It has been almost two months since the Nevada Department of Agriculture started treating Nevada’s landscape for Mormon crickets and the end is reportedly in sight.
Aerial applications of the insecticide Dimilin have reportedly been very successful. Last year NDOA aerial sprayed 66,000 acres and this year, thanks to additional funding, crews sprayed almost 272,000 acres.
Generally, areas sprayed with Dimilin reportedly have fewer crickets the following year. This means that there should be smaller populations next year over a broader area. Aerial spraying is done for this year because the crickets are now full grown.
The baiting of Mormon crickets was also stepped up this year. Last year NDOA spread about 65,000 pounds of bait. This year to date a NDOA crew of 12 has spread more than 80,000 pounds and will continue to spread for about another month to address continuing problems. NDOA encourages citizens to continue reporting cricket sightings. NDOA baits areas, not specific residences.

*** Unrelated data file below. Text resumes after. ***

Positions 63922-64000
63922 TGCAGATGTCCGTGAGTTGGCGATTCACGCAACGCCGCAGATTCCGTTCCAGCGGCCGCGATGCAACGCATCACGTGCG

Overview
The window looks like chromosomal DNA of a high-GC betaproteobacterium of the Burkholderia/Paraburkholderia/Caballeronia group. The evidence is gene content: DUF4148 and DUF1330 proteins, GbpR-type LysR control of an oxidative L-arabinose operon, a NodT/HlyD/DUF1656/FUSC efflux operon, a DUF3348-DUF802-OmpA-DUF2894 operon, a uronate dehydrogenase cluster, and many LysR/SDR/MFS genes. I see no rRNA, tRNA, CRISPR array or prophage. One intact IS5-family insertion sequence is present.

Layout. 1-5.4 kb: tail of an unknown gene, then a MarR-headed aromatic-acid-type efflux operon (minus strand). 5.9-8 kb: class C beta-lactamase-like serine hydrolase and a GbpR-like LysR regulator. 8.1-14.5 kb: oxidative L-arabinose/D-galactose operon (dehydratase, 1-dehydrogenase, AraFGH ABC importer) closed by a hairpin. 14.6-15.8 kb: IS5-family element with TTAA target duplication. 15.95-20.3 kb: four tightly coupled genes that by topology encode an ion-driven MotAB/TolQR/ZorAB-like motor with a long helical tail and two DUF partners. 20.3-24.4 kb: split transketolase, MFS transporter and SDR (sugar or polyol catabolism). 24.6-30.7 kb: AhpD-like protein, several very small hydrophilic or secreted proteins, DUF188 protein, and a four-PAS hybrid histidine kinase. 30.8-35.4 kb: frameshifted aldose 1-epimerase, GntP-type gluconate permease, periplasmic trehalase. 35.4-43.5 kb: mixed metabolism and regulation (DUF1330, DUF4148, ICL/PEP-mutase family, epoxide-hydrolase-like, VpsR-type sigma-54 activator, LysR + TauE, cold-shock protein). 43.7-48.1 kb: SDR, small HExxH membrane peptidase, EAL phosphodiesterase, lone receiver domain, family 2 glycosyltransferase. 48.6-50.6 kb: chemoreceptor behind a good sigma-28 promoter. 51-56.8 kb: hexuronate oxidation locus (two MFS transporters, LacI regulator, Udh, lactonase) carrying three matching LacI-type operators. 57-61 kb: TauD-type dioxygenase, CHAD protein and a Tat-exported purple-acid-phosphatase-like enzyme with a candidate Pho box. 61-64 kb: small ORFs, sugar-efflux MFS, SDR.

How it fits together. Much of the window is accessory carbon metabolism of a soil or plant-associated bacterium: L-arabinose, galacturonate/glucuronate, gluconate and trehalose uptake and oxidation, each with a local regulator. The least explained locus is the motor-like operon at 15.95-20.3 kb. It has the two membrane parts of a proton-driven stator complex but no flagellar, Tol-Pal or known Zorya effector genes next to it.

If a person wants to treat their own property, according to the label, they can buy the bait.
Additionally, Nevada farmers can have their property sprayed and be reimbursed by NDOA. The process starts with calling the nearest NDOA office. A NDOA representative will visit the property and qualify (population of crickets, density, etc.) the application.
After that, individuals should contract the spray and submit their invoice for reimbursement to NDOA. Farmers can follow a similar process for grasshoppers. NDOA must be called first, a NDOA rep will visit the property, and the farmer must sign an agreement, spray, pay, and then NDOA will reimburse the farmer for 2/3 of the payment.
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